A new report builds on case studies and research conducted by a consortium of partners including local policy workshops organized by The Hague Academy.
The fight for land and resources provokes numerous conflicts in Sub-Saharan Africa. These disputes can involve issues of inheritance, plot limits and property confiscation by private interests or government authorities. Furthermore, poor land governance erodes trust within communities, especially among ethnic groups, and can exacerbate issues which threaten the rule of law and food security.
To help understand and address these concerns land governance, The Hague Academy for Local Governance from 2014 to 2016 partnered with Radboud University Nijmegen, Wageningen University, and UN-Habitat Goma, to research, develop and implement a series of local policy workshops in the Kivu provinces of Eastern Congo and the Equatoria regions of South Sudan.
The project, titled Looking through the Lens of Land, focused on enhancing the knowledge of the local authorities to better address local land disputes.
“Access to land and land governance are often highly politicized and a key component of (post-) conflict dynamics.”
In June 2017 the consortium partners, led and financed by the Applied Research Fund of the Security & Rule of Law in Fragile and Conflict-Affected Settings programme, released a public summary of the two-year initiative. The report outlined policy recommendations for enhancing land governance interventions in the Kivu provinces of Congo and Equatoria region of South Sudan, where instability from poor land governance is particularly severe.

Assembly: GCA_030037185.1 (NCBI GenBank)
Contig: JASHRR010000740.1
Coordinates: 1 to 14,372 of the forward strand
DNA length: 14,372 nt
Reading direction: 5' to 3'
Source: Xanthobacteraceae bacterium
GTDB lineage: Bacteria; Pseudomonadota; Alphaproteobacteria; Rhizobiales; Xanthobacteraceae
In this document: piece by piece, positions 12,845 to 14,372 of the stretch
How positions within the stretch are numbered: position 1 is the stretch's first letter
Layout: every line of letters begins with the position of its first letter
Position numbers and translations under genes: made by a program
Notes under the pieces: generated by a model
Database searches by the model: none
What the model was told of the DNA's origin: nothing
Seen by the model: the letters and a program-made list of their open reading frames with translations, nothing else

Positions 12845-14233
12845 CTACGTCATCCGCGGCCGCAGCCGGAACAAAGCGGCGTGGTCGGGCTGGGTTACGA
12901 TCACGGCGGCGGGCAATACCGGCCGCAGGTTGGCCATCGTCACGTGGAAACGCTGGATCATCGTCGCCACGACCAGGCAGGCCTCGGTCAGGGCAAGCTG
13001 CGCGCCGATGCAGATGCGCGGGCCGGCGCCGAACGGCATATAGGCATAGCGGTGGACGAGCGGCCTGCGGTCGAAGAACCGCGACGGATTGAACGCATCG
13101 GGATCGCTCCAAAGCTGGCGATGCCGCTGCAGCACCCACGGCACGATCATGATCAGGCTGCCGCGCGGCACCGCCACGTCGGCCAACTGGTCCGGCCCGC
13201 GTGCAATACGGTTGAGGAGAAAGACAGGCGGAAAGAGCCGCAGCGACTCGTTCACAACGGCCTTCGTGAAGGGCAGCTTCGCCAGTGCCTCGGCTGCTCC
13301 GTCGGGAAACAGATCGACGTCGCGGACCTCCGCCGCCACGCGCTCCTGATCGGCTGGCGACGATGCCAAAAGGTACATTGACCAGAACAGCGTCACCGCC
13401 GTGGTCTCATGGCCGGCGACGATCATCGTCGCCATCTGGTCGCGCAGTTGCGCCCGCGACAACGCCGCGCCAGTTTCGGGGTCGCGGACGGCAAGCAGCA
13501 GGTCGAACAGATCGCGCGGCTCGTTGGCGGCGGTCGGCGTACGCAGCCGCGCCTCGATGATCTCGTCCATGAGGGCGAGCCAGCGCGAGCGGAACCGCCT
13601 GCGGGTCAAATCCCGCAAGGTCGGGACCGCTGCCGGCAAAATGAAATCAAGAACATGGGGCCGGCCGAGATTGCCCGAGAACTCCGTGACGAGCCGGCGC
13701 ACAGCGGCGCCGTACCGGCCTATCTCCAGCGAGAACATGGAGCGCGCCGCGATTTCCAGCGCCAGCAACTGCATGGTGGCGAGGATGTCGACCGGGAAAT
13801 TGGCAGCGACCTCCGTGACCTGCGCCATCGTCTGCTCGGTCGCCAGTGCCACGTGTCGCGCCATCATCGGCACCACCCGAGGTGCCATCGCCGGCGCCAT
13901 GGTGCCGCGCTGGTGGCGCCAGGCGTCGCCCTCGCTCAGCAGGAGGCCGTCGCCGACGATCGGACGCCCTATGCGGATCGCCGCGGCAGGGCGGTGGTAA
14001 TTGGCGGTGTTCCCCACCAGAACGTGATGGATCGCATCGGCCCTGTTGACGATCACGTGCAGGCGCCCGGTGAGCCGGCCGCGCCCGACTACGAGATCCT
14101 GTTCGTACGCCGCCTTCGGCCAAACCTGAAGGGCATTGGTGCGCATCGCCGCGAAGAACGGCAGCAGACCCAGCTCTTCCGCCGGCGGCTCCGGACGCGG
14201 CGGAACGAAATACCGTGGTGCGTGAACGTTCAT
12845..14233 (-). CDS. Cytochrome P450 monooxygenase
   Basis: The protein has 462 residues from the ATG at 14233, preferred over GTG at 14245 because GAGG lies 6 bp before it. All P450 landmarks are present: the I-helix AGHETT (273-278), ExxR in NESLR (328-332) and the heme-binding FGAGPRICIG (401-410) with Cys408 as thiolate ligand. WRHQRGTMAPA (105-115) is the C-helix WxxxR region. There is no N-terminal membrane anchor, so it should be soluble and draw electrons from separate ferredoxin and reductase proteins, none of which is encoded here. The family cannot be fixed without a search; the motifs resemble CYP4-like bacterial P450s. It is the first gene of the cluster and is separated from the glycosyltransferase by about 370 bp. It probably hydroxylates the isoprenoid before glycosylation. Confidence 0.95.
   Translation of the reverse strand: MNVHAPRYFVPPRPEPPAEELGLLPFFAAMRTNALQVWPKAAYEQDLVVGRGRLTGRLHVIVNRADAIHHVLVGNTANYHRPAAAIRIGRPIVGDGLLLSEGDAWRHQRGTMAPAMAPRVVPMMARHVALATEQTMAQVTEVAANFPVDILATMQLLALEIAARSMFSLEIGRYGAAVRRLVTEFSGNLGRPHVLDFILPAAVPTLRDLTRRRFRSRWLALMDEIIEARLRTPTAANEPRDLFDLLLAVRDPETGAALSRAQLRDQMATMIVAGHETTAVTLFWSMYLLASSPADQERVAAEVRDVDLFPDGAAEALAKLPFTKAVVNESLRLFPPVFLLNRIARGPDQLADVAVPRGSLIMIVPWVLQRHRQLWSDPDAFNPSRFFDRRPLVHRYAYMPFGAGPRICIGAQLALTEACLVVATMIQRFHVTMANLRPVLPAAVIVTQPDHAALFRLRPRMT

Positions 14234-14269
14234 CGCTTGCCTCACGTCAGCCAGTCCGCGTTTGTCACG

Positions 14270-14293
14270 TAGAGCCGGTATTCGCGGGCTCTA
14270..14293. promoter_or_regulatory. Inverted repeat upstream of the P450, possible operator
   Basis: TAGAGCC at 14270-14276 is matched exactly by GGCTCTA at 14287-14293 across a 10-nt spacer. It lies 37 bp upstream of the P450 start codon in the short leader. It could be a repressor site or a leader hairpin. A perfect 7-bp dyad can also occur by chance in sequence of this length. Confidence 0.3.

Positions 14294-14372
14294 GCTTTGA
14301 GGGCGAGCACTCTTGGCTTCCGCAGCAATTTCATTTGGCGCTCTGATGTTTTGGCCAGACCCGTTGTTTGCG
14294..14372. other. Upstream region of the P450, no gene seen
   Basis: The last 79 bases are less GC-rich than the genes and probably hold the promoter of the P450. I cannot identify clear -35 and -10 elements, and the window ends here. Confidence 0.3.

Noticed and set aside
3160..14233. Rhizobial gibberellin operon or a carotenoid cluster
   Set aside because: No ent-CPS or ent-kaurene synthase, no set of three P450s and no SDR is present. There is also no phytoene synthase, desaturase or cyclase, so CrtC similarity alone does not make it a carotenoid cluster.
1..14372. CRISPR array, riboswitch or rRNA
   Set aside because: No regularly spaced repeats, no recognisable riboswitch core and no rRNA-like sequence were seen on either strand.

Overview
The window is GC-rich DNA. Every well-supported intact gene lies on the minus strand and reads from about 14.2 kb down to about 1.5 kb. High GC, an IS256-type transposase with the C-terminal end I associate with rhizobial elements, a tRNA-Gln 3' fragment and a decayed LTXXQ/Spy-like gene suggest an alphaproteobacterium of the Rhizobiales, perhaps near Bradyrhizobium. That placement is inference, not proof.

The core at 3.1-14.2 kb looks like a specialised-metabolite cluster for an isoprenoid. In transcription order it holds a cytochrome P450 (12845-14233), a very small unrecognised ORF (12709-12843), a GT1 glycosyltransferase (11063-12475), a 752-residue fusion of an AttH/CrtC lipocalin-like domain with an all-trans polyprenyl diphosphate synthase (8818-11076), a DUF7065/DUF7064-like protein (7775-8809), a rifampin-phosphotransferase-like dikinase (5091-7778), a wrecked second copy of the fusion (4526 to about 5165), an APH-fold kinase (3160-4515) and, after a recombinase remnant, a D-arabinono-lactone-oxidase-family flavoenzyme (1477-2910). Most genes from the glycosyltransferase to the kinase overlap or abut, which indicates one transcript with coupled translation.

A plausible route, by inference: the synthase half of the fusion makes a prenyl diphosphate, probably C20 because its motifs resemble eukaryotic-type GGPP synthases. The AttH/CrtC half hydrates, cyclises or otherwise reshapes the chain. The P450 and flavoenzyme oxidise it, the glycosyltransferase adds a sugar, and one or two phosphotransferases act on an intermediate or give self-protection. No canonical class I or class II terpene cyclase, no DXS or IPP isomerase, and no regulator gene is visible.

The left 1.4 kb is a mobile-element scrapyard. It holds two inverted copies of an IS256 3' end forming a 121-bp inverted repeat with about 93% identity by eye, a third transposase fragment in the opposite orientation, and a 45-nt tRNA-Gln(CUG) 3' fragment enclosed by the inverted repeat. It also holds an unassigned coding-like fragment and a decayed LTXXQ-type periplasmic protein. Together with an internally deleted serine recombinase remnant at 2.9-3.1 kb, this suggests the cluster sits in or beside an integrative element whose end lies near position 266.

For organizations wishing to intervene in land disputes, the report also indicated that the main challenge is deciding which practices of land governance to support. “We sought to assist the state and non-state institutions in a way that will address concerns of justice,” said Samir Marmouri, programme officer with The Hague Academy.
In this way, the workshops provided a space for knowledge-sharing to further support local citizen involvement and emphasize a more inclusive approach to land governance reforms. However, the report also stressed that organisations wishing to intervene should take into account the political considerations.
As the authors noted, “it is evident that technical responses are insufficient to deal with political problems. In many ways, local land conflicts are intertwined with political processes at the provincial, regional and even national levels.”
To read more about the case studies and policy recommendations for land governance approaches download the report, Improving Interventions in Land Governance in Conflict-Affected Settings.